North Korea measures to contain COVID-19 exacerbate abuse, hunger: UN expert
© Reuters. FILE PHOTO: Special Rapporteur on the Human Rights Situation in North Korea Tomas Ojea Quintana speaks during a press conference in Seoul
By Stephanie Nebehay
GENEVA (Reuters) – North Korea’s drastic measures to contain the coronavirus have exacerbated human rights abuses and economic hardship among its citizens, including reports of hunger, according to a United Nations investigator.
North Korea, which has not yet reported confirmed COVID-19 cases despite sharing a border with China, last year imposed border closings, banned most international travel and severely restricted domestic movement.
“The continued isolation of the Democratic People’s Republic of Korea from the outside world during the COVID-19 pandemic appears to exacerbate entrenched human rights abuses,” said Tomas Ojea Quintana, UN special rapporteur on human rights in the country, in a Reuters report on Wednesday.
He urged the North Korean authorities to ensure that “the negative consequences of preventive measures do not become disproportionately greater than the effects of the pandemic itself”.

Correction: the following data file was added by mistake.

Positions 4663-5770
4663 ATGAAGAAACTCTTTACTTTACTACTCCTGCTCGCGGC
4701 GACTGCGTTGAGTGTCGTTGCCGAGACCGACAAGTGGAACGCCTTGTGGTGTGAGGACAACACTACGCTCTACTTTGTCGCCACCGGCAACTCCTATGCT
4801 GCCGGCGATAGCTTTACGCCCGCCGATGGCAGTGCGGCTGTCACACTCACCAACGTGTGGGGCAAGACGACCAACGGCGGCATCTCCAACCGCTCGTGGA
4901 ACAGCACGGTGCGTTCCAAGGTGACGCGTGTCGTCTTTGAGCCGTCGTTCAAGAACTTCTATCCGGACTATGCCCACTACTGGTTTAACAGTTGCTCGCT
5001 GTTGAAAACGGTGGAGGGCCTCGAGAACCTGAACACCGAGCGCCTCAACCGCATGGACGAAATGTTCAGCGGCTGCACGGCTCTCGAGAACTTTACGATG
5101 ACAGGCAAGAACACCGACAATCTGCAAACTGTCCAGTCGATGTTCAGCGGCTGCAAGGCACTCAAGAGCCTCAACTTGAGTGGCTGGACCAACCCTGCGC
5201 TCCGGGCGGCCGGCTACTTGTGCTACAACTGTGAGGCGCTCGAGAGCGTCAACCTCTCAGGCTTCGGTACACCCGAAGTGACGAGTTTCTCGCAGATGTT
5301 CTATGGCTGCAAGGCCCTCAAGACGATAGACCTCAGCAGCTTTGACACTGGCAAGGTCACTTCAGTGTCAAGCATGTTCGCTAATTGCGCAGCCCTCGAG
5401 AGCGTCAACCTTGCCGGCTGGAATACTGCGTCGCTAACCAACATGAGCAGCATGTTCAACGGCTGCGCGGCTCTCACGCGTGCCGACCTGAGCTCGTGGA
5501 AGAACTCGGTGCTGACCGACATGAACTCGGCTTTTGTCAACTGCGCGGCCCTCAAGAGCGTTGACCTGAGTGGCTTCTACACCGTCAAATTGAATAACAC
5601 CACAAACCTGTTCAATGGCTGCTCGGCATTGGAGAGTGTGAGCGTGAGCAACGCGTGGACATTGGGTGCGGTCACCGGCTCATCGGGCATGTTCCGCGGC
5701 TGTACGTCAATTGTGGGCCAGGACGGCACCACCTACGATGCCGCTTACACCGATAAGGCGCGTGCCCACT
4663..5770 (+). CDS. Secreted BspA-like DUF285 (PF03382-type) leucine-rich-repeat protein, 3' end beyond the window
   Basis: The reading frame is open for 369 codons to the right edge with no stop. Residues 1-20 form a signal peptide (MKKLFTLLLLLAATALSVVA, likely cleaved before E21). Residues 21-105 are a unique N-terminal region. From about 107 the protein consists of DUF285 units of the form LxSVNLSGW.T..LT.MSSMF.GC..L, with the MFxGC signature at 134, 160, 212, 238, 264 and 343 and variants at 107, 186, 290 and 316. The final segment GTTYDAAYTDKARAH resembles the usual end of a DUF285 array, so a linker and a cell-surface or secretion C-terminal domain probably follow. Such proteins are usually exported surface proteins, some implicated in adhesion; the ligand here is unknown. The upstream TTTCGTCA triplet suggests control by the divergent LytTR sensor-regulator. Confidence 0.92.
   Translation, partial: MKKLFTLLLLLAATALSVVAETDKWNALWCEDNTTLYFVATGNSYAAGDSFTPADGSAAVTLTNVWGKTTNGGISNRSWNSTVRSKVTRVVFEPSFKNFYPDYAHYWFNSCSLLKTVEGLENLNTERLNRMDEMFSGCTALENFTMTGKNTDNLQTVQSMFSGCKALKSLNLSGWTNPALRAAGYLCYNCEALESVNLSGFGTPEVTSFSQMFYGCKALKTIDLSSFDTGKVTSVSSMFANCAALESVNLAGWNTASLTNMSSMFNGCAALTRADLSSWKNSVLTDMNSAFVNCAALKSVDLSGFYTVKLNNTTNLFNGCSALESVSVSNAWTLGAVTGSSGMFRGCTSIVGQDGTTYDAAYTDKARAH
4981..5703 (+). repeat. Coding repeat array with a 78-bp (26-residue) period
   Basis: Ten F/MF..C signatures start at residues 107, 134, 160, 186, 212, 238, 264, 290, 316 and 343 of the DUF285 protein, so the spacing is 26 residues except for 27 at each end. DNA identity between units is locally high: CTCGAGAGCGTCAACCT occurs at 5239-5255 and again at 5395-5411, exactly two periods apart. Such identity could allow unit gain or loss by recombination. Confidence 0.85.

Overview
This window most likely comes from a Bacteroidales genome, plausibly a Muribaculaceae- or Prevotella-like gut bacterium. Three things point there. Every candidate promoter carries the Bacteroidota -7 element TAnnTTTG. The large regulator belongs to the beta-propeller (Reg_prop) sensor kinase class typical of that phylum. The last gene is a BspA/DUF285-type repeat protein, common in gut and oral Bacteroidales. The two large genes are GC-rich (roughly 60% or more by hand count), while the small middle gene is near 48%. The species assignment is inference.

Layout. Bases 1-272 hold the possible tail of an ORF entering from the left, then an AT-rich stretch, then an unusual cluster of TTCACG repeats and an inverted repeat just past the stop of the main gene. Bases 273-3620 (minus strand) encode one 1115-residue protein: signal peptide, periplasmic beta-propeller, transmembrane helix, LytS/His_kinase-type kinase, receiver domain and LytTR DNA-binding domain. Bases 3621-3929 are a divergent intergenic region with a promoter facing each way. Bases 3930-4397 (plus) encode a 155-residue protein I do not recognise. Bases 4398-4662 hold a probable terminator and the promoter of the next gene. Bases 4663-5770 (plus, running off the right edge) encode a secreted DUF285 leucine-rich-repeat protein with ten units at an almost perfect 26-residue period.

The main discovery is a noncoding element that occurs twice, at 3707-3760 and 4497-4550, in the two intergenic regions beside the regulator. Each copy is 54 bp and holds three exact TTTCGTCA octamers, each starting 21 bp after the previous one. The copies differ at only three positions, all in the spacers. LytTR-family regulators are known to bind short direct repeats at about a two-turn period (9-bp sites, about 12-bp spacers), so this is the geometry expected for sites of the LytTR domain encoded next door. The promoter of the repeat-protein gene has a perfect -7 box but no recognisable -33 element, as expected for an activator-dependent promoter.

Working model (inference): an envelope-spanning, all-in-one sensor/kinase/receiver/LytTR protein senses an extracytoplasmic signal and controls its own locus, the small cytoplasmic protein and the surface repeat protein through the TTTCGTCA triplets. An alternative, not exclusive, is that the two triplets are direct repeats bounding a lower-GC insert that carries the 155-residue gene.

There was no immediate response to a Reuters query about North Korea’s mission to the United Nations in Geneva. Pyongyang does not recognize the mandate of the UN investigator and has previously rejected the UN allegations made by the state for crimes against humanity.
Reduced trade with China has resulted in a significant decline in market activity and reduced the incomes of many families who rely on small market activities, Ojea Quintana said.
“There was a shortage of essential goods, medicines, agricultural inputs and raw materials for state factories,” he said, expressing concern that typhoons and floods could lead to “a major food crisis” last year.
“Deaths from starvation have been reported, as have the number of children and the elderly who beg because families are unable to support them.”
Humanitarian operations have almost come to a standstill and only three international aid workers have stayed in North Korea while relief supplies have been stuck at the Chinese border for months due to import restrictions, he said.
North Korea is slated to receive 1.7 million doses of the AstraZeneca (NASDAQ 🙂 vaccine through the COVAX facility by the end of May, according to GAVI vaccine alliance and World Health Organization (WHO) allocation numbers on Tuesday.
Ojea Quintana urged Pyongyang to give full access to medical professionals and rescuers involved in COVID-19 vaccinations.
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